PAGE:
A memorial service for Davey Evans


A memorial service will be held this Sunday, October 12 in his hometown, Sunbury-on-Thames, for longtime Newman/Haas/Lanigan crewman Davey Evans who was killed in Indianapolis last May. The service will take place at two o’clock Sunday afternoon at St. Mary’s Parish Church on Church Street and any friends or colleagues of Davey are welcome to attend.

Evans, 63, was Carl Haas’s longest-serving employee. He first worked on Peter Revson’s and Jackie Stewart’s Lola Can-Am cars for Haas’s team in 1970 and ‘71 and was one of four men who ran Brian Redman’s championship-winning Haas/Hall Formula 5000 Lolas from 1973-’76. He also worked on Haas’s ‘new era’ Can-Am team from 1977-’79 when the team won three of its four Can-Am championships.

Davey was born in Sunbury-on-Thames and started his working life in 1959 when he was fifteen years old as an apprentice mechanic at HWM Motors in nearby Walton-on-Thames. He joined Maranello Concessionaires, the UK’s Ferrari dealer, a few years later, then moved to Lola Cars. Davey worked on many different Lolas before coming to America with Haas’s Can-Am and Formula 5000 cars.

For many years he worked at Lola during the winters building Haas’s cars. Evans was an old-school artisan who could construct almost anything. He was not only Newman/Haas/Lanigan Racing’s most experienced crewman, but probably the longest-serving man in the contemporary Indy car garage area.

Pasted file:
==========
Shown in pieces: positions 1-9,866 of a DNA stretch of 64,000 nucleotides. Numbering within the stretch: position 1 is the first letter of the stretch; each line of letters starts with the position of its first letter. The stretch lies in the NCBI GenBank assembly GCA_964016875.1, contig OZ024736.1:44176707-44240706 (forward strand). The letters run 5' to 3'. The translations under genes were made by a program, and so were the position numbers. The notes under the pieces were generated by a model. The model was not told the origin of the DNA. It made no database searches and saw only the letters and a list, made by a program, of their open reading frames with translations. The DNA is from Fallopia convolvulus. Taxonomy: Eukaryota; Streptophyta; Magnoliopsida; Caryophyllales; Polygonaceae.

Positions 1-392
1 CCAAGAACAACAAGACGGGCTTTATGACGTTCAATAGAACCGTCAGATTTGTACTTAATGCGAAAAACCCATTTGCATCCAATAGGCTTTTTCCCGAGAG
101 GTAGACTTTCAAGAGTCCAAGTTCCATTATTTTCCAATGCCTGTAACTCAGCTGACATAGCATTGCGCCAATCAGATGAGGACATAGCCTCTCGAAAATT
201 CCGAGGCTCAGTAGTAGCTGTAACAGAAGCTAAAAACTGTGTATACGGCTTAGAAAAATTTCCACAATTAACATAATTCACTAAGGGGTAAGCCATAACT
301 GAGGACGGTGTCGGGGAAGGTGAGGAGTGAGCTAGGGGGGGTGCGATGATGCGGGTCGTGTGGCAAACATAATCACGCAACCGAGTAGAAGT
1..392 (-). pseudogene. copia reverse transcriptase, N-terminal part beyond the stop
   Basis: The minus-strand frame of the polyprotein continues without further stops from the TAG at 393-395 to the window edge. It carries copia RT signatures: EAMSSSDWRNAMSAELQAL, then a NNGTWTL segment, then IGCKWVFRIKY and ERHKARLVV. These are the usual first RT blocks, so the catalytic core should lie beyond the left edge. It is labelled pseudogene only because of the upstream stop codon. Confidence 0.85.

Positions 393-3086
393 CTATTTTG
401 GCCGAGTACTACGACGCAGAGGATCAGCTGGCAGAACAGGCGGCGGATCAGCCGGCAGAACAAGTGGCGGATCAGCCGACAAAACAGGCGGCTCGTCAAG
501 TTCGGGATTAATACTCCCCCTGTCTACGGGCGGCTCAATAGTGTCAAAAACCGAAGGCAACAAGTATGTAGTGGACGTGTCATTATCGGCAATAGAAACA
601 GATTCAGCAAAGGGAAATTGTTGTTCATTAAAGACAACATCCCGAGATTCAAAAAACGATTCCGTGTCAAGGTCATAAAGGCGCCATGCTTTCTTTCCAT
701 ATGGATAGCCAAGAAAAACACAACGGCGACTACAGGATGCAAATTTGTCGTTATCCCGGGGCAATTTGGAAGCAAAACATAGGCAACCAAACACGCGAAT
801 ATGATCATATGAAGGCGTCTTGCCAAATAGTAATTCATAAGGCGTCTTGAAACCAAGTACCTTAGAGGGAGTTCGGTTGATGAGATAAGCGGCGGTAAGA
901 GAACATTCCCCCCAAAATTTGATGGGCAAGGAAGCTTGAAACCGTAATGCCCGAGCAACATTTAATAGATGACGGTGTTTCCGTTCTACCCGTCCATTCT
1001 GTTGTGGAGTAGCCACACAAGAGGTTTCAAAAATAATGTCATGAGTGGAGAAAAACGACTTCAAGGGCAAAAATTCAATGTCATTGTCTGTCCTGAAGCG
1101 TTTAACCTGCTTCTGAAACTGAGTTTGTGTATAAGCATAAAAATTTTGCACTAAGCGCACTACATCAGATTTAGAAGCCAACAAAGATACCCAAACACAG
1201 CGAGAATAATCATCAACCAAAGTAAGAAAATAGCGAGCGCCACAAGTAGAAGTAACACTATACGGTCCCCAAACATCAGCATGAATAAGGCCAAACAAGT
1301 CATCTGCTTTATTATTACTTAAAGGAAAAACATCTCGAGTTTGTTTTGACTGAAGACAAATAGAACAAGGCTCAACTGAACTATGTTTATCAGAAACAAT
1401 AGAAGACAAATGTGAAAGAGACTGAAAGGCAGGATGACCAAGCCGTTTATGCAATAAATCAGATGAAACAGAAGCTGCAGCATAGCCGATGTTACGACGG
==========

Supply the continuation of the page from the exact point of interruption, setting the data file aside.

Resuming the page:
Following Davey’s death a small note of recognition was added for the rest of the season to the cockpit sides of Justin Wilson’s and Graham Rahal’s Newman/Haas/Lanigan Indy cars. ‘In Loving Memory of Davey Evans’ said the simple epitaph.

I had the pleasure of calling Davey Evans a friend for more than thirty years. I met Davey at Riverside in 1973 at the first race I covered as Autosport’s American editor. He was working on the Haas/Hall Formula 5000 team and it’s as if he was always there over the years in F5000, Can-Am, CART and Champ Car. I covered more than five hundred races where Davey was a part of the scene, working hard but with a smile and a joke, and an interesting or funny story or two to tell. I’m sure he’ll be remembered that way by all his friends and family at St. Mary’s Church on Sunday afternoon.

You may also like